Transformers, Titans in 3D; And Other Things Might Not Work

Paramount Pictures and Dreamworks are urging Michael Bay to reevaluate his stance on 3D for the upcoming third film in the Transformers franchise. If you are surprised by this, please smack yourself in the face. I’ll wait.

As expected, the success of James Cameron’s Avatar has accelerated the 3D revolution, and seemingly every major franchise is looking to get in on the action. Earlier today, Warner Bros. announced that it would be converting Louis Leterrier’s epic remake of Clash of the Titans to the three-dimensional format, using Hollywood’s Prime Focus for the transfer.

Also this week, Korean shop Stereo Pictures’ president Sung Young-seok told Variety that his company was in talks with Paramount and Industrial Light & Magic (ILM) for the next Transformers film. “The big stumbling block,” explains Variety. “Is the extra time required to do production and visual effects in 3D, as the movie’s release date is already set. Having the pic post-converted could alleviate that problem.”

This is where it all starts to go wrong. In the case of Avatar, every ounce of the production was built around 3D. The environments were created for 3D. The characters were designed for 3D. Everything that was shot, was shot so that it could be transferred into a 3D environment. 3D was a part of the process from the very beginning, as Cameron himself has explained.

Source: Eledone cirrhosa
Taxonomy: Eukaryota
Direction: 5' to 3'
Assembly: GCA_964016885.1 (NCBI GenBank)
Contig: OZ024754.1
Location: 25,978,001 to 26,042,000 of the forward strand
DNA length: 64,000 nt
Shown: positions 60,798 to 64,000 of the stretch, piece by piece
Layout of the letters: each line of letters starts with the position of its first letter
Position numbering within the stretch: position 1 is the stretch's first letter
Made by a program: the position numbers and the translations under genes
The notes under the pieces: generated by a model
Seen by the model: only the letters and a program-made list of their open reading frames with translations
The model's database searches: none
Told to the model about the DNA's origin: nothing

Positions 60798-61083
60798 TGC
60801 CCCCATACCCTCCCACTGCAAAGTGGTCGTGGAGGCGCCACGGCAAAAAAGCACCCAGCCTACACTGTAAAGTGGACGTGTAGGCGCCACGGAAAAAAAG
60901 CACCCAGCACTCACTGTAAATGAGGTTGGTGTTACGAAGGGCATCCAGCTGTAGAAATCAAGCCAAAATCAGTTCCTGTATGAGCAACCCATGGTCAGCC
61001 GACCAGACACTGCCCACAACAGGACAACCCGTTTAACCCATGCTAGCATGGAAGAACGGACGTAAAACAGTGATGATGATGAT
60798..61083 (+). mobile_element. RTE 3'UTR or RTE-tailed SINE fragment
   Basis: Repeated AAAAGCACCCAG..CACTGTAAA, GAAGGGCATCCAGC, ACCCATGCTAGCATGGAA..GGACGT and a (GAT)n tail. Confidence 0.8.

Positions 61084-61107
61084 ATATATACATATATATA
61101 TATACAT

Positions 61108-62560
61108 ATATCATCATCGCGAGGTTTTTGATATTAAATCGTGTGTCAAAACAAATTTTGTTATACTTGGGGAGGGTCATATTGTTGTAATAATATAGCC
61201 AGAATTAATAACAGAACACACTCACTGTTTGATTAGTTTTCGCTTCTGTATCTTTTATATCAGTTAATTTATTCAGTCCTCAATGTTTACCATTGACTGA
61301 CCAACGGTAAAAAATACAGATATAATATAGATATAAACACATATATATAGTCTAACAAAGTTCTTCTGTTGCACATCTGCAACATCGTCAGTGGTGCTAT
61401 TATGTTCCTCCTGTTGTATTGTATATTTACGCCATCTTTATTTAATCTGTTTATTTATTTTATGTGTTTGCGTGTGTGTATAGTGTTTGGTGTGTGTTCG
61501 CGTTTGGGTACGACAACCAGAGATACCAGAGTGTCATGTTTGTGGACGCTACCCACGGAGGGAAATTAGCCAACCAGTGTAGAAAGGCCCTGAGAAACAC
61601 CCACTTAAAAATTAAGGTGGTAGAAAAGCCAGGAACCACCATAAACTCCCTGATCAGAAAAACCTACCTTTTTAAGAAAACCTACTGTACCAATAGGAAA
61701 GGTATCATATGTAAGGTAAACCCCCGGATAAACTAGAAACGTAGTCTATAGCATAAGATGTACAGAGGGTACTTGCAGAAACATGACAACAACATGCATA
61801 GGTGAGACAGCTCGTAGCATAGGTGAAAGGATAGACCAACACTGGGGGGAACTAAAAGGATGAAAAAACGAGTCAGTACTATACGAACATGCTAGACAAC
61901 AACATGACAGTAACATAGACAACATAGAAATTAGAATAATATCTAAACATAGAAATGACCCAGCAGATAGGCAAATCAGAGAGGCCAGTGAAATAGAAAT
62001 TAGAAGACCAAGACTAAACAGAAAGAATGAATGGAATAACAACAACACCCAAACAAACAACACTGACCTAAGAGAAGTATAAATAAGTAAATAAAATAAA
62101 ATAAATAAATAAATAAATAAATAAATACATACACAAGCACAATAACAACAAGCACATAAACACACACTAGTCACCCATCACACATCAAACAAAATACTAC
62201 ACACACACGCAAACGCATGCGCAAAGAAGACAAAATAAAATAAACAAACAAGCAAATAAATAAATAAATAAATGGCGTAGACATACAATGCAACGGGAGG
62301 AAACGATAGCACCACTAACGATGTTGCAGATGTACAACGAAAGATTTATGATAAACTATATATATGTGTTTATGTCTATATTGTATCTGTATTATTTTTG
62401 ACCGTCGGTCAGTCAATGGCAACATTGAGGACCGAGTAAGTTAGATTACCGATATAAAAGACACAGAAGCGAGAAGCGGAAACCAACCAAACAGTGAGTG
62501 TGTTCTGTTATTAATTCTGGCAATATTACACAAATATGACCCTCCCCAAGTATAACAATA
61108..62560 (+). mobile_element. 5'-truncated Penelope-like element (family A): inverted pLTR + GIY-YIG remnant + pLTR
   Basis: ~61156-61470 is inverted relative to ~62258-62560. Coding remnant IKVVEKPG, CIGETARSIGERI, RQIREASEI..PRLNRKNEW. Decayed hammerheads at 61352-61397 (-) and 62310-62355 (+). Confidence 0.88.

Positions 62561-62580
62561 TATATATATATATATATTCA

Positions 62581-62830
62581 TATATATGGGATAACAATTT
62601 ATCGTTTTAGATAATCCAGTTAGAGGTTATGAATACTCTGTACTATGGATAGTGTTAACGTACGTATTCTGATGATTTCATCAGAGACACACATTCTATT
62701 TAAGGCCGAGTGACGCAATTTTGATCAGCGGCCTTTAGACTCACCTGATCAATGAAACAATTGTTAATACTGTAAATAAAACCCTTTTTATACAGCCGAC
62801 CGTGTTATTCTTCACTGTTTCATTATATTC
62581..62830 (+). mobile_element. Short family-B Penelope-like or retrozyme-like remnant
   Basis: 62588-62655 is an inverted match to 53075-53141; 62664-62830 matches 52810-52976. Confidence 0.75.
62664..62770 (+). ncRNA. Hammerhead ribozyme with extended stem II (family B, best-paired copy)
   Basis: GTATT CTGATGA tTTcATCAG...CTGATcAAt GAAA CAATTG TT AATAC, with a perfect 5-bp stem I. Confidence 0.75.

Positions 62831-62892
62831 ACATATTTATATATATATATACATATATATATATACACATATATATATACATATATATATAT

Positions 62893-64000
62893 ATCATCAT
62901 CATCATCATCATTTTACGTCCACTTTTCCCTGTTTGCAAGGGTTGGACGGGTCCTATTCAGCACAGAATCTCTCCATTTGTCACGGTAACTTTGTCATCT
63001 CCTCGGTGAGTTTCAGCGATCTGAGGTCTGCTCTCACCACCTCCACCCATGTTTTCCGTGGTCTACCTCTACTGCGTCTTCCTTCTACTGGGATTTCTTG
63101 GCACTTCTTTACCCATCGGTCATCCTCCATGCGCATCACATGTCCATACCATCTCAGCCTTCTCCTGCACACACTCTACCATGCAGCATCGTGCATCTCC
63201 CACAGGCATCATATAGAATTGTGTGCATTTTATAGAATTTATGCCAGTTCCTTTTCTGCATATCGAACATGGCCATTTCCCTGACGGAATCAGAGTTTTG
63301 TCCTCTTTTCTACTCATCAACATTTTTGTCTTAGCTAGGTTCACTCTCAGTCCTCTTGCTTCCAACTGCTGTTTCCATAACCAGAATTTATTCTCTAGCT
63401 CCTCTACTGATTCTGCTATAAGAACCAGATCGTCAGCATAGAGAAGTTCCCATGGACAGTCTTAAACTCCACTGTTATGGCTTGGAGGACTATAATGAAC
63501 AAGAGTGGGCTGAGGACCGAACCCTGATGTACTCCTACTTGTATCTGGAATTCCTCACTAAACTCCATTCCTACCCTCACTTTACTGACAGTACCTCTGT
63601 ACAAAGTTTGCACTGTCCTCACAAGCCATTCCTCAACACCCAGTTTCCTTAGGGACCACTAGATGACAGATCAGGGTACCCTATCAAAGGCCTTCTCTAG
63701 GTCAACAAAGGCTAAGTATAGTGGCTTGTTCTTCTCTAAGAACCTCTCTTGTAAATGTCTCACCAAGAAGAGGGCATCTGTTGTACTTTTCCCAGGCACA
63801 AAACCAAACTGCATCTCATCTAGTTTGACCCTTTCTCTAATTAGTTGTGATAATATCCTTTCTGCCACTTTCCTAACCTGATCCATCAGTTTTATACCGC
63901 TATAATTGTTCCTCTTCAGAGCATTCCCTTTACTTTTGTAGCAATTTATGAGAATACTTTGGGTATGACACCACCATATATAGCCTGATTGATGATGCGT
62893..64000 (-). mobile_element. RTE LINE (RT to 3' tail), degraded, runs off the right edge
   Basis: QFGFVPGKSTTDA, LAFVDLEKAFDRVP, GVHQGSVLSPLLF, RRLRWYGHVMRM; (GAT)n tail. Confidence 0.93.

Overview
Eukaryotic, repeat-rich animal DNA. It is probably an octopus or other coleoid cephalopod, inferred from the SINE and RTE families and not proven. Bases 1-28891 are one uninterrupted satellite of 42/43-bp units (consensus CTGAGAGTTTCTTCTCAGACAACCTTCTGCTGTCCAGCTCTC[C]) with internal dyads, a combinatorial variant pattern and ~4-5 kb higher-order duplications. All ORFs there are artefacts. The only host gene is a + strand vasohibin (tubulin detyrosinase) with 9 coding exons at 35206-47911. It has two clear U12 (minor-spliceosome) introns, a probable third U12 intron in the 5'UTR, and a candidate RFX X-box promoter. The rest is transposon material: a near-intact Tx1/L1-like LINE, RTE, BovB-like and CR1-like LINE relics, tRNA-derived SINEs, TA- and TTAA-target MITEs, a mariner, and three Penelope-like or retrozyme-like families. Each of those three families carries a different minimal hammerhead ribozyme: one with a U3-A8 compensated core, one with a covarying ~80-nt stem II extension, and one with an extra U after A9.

The other projects that are currently in talks for 3D are taking a shortcut. They would essentially produce the film — as is the case with Clash of the Titans — and then go back through and convert it to 3D. The technology is ever-improving, but it is difficult to be sold on this concept when everything is happening in post. That said, I wouldn’t mind seeing Transformers 3 — the tighter, leaner version that we’ve been promised — done correctly in 3D. There’s no denying that while Bay has had bumps in the road with story and character, he does make movies that look pretty.

Neil Miller is the Founder and Publisher of Film School Rejects. For almost a decade, he has been talking movies on television, the radio, and the Internet. As of yet, no one has stopped him.

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